The first rule of knit club…

A couple of teachers started a knitting club for students, facult, and staff.  A reminder email went out earlier in the week.  Tuesday night I ventured into the attic to pull out some yarn that I’ve stored away for the past three years.  I dusted off some knitting needles and cast on.

It was, as they say, like riding a bike.  God love you muscle memory.

I joined the knitters during the 45-minute clubs and committees period.  Kids passed by.  Some of them exclaimed, “I used to knit!”  Some of them said, “Oh!  I want to learn how to do that.”  A couple of kids sat down and called up their knitting stories.  A grandmother was often involved.  One of the history teachers–a self-proclaimed dabbler in the fibrous arts–pulled up a seat, showed off a picture of a quilt he made during a minimester in college.

Making: bringing people together since the beginning of time.

As stories were told, I knitted for the first time since 2009.  It all came out perfect.  No stitches were dropped.  A row that was pearled rather than knitted was fixed in a couple of minutes without help from anyone or a tutorial on Youtube.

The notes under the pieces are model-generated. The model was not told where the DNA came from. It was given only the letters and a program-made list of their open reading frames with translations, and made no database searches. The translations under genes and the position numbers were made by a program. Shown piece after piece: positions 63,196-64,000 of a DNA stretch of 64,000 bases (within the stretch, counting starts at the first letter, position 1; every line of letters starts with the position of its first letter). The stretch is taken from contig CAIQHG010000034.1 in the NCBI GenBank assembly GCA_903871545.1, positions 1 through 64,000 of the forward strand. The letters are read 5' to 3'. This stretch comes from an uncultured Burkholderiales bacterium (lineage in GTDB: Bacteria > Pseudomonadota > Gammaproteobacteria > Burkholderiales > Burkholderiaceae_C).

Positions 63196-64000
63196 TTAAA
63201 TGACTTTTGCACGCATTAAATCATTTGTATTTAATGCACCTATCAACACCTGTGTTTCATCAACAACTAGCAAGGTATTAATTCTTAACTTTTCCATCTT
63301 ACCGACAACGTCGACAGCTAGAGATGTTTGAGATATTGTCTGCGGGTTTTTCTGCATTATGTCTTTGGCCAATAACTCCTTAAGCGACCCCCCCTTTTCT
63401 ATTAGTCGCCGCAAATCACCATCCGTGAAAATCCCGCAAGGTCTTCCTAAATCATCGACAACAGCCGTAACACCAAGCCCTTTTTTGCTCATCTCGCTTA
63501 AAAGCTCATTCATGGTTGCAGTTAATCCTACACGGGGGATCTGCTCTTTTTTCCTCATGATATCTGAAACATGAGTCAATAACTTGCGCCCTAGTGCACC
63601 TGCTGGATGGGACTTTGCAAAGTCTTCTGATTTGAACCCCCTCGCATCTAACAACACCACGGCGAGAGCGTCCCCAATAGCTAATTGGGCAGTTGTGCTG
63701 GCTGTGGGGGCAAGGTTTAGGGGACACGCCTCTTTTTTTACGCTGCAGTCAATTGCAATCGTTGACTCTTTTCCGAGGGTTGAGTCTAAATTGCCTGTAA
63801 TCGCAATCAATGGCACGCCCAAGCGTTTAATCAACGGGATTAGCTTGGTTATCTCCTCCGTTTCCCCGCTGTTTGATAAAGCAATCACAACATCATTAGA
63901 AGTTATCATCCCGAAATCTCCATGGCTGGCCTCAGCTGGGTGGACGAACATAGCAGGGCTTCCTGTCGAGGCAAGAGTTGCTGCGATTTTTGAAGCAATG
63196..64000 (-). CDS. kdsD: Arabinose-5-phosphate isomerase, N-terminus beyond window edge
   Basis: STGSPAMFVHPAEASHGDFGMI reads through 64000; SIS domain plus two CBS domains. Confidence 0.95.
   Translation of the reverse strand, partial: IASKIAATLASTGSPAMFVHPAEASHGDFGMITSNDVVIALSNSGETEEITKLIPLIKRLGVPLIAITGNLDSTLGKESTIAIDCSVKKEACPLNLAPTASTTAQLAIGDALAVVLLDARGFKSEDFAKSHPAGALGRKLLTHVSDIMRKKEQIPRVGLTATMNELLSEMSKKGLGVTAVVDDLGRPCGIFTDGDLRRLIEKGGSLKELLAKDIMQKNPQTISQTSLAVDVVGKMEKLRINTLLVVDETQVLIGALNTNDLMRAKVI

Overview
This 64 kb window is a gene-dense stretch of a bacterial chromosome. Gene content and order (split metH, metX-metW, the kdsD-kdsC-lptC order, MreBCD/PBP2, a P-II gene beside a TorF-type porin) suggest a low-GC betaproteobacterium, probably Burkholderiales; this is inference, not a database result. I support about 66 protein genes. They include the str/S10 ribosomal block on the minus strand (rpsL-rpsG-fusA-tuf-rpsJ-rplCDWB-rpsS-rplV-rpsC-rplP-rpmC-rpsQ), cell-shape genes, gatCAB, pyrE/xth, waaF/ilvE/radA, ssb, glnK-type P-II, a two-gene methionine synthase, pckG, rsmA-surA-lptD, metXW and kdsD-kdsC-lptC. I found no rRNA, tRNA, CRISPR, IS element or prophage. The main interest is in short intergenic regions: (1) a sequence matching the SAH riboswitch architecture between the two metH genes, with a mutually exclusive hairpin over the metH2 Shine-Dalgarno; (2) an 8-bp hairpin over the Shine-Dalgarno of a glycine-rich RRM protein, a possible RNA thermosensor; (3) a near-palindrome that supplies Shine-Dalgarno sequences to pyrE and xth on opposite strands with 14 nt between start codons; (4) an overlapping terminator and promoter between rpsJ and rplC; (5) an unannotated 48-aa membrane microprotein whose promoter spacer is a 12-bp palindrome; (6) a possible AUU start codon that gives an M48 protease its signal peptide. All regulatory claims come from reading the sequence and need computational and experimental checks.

swatch of simple stockinette stitch

That feels good.

I won’t deny feeling lost or adrift as of late.  Unmoored is a word my more educated colleague used.  Somewhere along the line I decided that it would be cool to learn about Arduino and Raspberry Pi.  Yes, I’d like to know how to solder a circuit board.  In fact, I’d like to know about resistors and capacitors and 555 timers.  Mastering WordPress sounded like a good plan too.  And because I know very little to nothing about any of the aforementioned things, it all seems very doable.  That it until one sits down with an electronics manual and quickly finds that the spare hour dedicated to doing this stuff has passed, and there’s no free time anywhere in the near future to pick it up again.

I’m doing this “learning new stuff” thing wrong.

I’m hesitant to say it, but maybe the question is why do I want to learn this new stuff anyway?  Is it just curiosity?  If so, can it wait until my son is in college (or at least old enough so we can figure it out together… assuming Arduinos are where Jobot’s interests lie).  Do I think it’s worthwhile to know this stuff so that I can share it with kids at school?  Yes, definitely, but do I need to be the ‘expert?*’

There was a time when curiosity was enough.  Though curiosity without free time creates nothing but dilettantes and wishes.

* Yes.  Yes I do.
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One thought on “The first rule of knit club…

  1. Pingback: Educon 2.5 – Gain by Giving Up « Tie And Jeans

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